Ho Chi Minh City, Vietnam. March, 2000.
We asked for a crib. They delivered a cage. It wasn't much bigger than a suitcase and had bars on the sides. We both looked at it and knew this would not be the place our little girl would sleep on her first night with us. My first job as a Daddy would be to construct a make-shift sleeping cubby in between the beds of this little hotel room - in the middle of a communist country. Our American phobias of germs and airborne disease probably pushed me to overdo it; I built a clean room in between those beds. It didn't matter though. She had been in it for less than a minute before her little cry pushed this first-time Daddy into Seal Team Six mode. I grabbed her and placed her between us in the bed.
She stopped crying and did something we will never forget. She looked at Lisa, stretched out her tiny arm and gently touched her face. Then she turned to me and did the same, glancing back and forth. Arms outstretched with a reach of about 12 inches, we were a family.
Hi, Mommy. Hi, Daddy.
Here we are, Lord. Of all the places to start our family, you chose this little hotel tucked on some obscure street that I can't pronounce, in a country that has known vast amounts of loneliness, heartache and brokenness. This moment. These little hands. These tears… running with thankfulness and joy.
How do I freeze this moment? How do I capture this joy and grace and keep it from spilling?
The clock was running and I couldn’t.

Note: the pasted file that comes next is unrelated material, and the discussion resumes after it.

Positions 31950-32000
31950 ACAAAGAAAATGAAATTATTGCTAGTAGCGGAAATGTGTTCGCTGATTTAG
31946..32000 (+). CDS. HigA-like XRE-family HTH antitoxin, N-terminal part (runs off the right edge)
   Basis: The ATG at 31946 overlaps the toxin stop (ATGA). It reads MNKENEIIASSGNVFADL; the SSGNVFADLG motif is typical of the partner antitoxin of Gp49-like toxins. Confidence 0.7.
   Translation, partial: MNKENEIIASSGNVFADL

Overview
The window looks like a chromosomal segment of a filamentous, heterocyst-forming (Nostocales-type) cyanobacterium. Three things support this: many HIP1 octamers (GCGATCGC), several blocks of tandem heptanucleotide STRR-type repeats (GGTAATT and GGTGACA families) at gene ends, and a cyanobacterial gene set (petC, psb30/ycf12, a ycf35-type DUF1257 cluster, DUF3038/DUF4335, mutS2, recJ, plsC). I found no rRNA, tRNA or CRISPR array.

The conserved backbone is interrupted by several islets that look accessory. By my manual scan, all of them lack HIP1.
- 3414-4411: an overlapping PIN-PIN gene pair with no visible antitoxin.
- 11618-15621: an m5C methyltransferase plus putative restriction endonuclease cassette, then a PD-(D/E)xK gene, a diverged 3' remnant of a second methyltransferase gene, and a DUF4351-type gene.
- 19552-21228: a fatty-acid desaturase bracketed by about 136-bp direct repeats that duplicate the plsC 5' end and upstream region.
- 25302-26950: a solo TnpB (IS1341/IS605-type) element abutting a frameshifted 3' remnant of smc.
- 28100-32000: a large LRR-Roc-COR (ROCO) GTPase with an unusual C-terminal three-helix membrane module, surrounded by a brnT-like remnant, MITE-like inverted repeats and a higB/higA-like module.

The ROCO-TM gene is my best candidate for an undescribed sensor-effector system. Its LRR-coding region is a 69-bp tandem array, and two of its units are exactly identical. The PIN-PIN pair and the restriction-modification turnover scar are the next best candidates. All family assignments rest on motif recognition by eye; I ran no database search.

Last night I sat in the passenger seat of our 4396 pound death machine (also known as a "Honda Odyssey") as that same little girl took the wheel for another round of learning not to kill someone (also known as "driving"). First, let me say this: She's amazing. She is doing so well and we couldn't be more proud of her.
Yet I still found myself trying to do the same thing: to press on the brakes of life. There's only one problem. Our van has no brake pedal on the passenger side - though I press on it repeatedly with force. The same is true of life.
One of our favorite movies is "Dan in Real Life" starring Steve Carrel. His oldest daughter is desperate to drive and he is as desperate to keep her from it. She persists in asking, finally laying down the truth to her Dad: "If you don't let me try, I'll never learn." His response is hilarious, but sums up my heart on the matter: "But if I let you try, you may die."
Your eyes saw my unformed body; all the days ordained for me were written in your book before one of them came to be. - Psalm 139:16
I can't stop the clock. There are no Joshua 10:13 moments to be had in this life (that I know of), where the Lord will cause the sun to stand still. Our little ones are already on the edge of the nest. Soon they will leap and all I can do is trust in the divine stroke of the Author. His Word, penned across their pages of eternity.
I will press my heart to the floorboard of faith, looking to the One who knit us together in the first place. Only He could reach 9126 miles around the world to connect our hearts to this fiery little girl, who can only live life at 110 mph. He has written down all the beautiful days of her life.
It is His arms… stretched across a beam, that hold us together. His selfless act - the very definition of love and family. Stripes of red, revealing the lengths to which He'll go to save us. Both the creator of time and the solution to its irreversible effect.
Grace has brought me safe thus far. Grace will lead me home.
I'm counting on it.
In the meantime, I will wear a hole in the carpet on the passenger side floorboard, with my seatbelt securely fastened.